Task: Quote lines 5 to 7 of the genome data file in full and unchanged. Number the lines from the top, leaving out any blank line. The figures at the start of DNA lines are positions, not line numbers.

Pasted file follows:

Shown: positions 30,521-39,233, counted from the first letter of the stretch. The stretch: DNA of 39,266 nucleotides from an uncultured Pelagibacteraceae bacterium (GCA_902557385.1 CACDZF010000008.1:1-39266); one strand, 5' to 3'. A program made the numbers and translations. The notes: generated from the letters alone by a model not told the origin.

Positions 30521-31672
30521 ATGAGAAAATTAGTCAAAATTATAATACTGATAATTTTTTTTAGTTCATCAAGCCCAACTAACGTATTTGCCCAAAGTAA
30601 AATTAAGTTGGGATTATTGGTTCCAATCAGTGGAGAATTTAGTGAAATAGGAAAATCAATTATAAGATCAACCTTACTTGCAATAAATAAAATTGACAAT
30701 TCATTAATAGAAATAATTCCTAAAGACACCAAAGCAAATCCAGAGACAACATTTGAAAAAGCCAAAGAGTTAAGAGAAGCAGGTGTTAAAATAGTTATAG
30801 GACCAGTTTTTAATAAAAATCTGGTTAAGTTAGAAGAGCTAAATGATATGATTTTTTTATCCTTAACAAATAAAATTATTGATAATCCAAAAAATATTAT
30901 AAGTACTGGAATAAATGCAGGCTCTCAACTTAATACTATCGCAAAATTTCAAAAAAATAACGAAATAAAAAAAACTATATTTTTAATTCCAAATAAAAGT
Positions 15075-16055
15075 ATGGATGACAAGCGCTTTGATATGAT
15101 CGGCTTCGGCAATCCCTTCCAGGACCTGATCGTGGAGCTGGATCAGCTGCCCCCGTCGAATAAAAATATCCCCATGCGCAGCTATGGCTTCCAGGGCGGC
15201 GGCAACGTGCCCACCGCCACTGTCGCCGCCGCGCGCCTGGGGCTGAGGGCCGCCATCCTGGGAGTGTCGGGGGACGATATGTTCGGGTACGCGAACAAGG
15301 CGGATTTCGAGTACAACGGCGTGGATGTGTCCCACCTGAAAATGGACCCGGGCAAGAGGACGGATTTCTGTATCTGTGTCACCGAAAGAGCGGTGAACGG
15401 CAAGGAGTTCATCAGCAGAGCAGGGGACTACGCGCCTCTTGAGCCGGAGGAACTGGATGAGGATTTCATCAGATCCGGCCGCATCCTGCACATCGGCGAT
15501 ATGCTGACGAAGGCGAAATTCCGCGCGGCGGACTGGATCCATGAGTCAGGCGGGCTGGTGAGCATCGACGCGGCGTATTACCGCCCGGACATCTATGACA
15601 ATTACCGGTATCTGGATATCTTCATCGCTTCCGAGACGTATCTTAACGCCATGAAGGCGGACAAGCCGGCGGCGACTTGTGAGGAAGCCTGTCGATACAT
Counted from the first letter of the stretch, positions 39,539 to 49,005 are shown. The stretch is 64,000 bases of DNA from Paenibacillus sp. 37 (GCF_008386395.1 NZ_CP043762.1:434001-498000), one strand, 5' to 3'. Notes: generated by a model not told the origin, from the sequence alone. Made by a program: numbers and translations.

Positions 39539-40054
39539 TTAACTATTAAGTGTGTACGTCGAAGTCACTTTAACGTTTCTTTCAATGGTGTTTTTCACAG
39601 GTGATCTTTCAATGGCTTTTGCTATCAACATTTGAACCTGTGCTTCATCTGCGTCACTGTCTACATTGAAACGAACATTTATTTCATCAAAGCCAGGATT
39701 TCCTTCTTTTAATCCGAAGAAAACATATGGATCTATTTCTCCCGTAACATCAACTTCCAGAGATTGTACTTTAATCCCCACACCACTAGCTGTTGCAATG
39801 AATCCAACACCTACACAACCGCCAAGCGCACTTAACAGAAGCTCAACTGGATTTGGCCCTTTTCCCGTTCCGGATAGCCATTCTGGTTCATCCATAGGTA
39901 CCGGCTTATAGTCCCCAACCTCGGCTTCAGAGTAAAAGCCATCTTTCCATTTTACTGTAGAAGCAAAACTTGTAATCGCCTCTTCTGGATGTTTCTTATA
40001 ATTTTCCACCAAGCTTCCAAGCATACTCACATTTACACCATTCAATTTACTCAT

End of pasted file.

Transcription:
30701 TCATTAATAGAAATAATTCCTAAAGACACCAAAGCAAATCCAGAGACAACATTTGAAAAAGCCAAAGAGTTAAGAGAAGCAGGTGTTAAAATAGTTATAG
30801 GACCAGTTTTTAATAAAAATCTGGTTAAGTTAGAAGAGCTAAATGATATGATTTTTTTATCCTTAACAAATAAAATTATTGATAATCCAAAAAATATTAT
30901 AAGTACTGGAATAAATGCAGGCTCTCAACTTAATACTATCGCAAAATTTCAAAAAAATAACGAAATAAAAAAAACTATATTTTTAATTCCAAATAAAAGT